Treasury yields in the United States rose on Tuesday, as a stable economy and generally favorable data decreased the likelihood of a recession and elevated the prospect of two more interest rate hikes this year.
On Wednesday, the Federal Reserve is widely expected to raise interest rates by 25 basis points (bps) to a target range of 5.25% to 5.50%. The Fed is expected to remain on hold until May 2024, according to the rate futures market in the United States.
According to the CME’s FedWatch, the chances of another rate hike in November have risen to around 33% from around 26% a week earlier.
“There is more concern that the Fed will be more hawkish than expected,” said Ellis Phifer, managing director, fixed income capital markets, at Raymond James in Memphis, Tennessee.
“I believe there should be more than one rate hike because the data needs to come in.” However, the Fed is prepared to take a step back. I don’t see them changing course unless things change dramatically. It should be one hike and then they will be put on hold.”
The figures released on Tuesday provided more evidence that the economy is not going off the tracks despite the most vigorous tightening cycle since the 1980s.
Consumer confidence in the United States reached a two-year high in July, bolstered by ongoing optimism about the labor situation. According to the Conference Board, its consumer confidence index increased to 117 this month, the highest score since July 2021, up from 110.1 in June. Reuters polled economists, who predicted the index would rise to 111.8.
At the same time, the S&P Corelogic Case-Shiller index of U.S. home prices remained stable, with a non-adjusted rise of a still-solid 1.5% in May.
The US Federal Housing Finance Agency price index rose 1.7% in May, remaining unchanged from April. The index increased 2.8% in the year to May.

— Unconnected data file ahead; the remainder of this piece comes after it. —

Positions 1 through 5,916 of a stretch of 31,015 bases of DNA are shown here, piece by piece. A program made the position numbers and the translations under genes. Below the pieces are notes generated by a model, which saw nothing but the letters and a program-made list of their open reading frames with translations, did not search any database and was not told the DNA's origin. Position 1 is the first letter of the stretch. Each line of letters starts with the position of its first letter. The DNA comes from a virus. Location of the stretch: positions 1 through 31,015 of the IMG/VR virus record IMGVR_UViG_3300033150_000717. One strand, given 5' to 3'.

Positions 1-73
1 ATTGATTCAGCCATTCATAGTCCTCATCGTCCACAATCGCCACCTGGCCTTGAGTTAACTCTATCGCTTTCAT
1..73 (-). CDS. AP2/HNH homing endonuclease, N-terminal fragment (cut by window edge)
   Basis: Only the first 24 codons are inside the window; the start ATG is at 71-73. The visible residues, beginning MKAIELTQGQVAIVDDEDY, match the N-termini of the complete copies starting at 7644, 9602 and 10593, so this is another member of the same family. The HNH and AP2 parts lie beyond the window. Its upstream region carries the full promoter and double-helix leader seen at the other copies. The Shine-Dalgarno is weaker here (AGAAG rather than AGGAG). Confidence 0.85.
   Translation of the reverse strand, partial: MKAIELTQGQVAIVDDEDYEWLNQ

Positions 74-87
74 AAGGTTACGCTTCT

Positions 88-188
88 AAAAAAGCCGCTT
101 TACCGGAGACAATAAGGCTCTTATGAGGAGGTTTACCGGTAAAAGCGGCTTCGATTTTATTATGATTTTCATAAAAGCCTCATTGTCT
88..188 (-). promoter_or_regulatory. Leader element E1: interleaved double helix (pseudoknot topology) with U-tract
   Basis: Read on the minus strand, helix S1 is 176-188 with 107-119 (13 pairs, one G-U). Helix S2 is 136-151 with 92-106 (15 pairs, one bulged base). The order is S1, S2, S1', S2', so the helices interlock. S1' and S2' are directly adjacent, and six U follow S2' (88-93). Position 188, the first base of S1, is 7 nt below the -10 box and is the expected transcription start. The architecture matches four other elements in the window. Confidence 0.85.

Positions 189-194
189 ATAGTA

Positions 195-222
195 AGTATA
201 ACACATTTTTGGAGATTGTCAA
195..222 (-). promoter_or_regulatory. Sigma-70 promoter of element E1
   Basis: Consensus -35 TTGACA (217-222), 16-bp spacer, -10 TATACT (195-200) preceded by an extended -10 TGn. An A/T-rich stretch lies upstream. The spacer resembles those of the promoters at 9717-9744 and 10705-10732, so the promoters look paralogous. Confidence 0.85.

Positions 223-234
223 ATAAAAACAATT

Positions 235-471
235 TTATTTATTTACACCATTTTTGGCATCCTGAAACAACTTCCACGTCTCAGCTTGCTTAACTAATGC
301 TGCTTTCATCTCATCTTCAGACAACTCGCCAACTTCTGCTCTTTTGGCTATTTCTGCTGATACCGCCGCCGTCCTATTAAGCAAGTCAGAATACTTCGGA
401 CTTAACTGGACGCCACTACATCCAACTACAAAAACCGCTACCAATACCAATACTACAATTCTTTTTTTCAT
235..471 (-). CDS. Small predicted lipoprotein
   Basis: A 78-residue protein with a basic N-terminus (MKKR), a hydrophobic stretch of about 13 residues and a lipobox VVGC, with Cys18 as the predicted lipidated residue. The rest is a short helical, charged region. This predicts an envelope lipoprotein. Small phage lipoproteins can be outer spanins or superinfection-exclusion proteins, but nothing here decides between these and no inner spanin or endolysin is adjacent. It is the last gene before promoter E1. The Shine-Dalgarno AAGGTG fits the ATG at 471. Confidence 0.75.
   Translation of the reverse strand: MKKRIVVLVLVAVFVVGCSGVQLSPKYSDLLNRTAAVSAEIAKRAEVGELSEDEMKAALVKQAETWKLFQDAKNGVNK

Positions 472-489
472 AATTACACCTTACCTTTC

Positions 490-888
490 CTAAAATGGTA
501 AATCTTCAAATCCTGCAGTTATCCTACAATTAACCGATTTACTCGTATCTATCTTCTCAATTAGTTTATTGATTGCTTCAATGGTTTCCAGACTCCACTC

“We are still expecting a recession.” But, according to Stan Shipley, managing director and macro research analyst at Evercore ISI in New York, “market expectations of a recession have dropped from 65%-70% to below 50% now.”
The yield on 10-year Treasury notes US10YT=RR was 3.90% in midday trading, up 4.3 basis points.
US30YT=RR 30-year bond yields increased 2.5 basis points to 3.945%.
The two-year US2YT=RR Treasury yield, which often reflects interest rate forecasts, was up 4.4 basis points at 4.882%.
The yield spread between US two-year and 10-year Treasury notes US2US10=RR, which is viewed as a recession predictor when longer-duration rates are lower than shorter-duration yields, narrowed somewhat on Tuesday to -98.30 basis points (bps) from -104.70 bps late on Monday.
The reduced gap indicated that the Fed is nearing the conclusion of its tightening cycle, with the yield on the shorter end of the curve being slightly compressed.
Analysts said the $43 billion US Treasury five-year note auction on Tuesday was also strong. The high yield, on the other hand, was slightly higher than predicted, implying that investors wanted a small premium to take the note.
The U.S. Federal Reserve is expected to raise interest rates by 25 basis points on Wednesday, with the possibility of two more rate hikes this year.
The chances of another rate increase in November have increased to about 33%.
The yield on 10-year Treasury notes increased by 4.3 bps to 3.90%, while 30-year bond yields inched up by 2.5 bps to 3.945%
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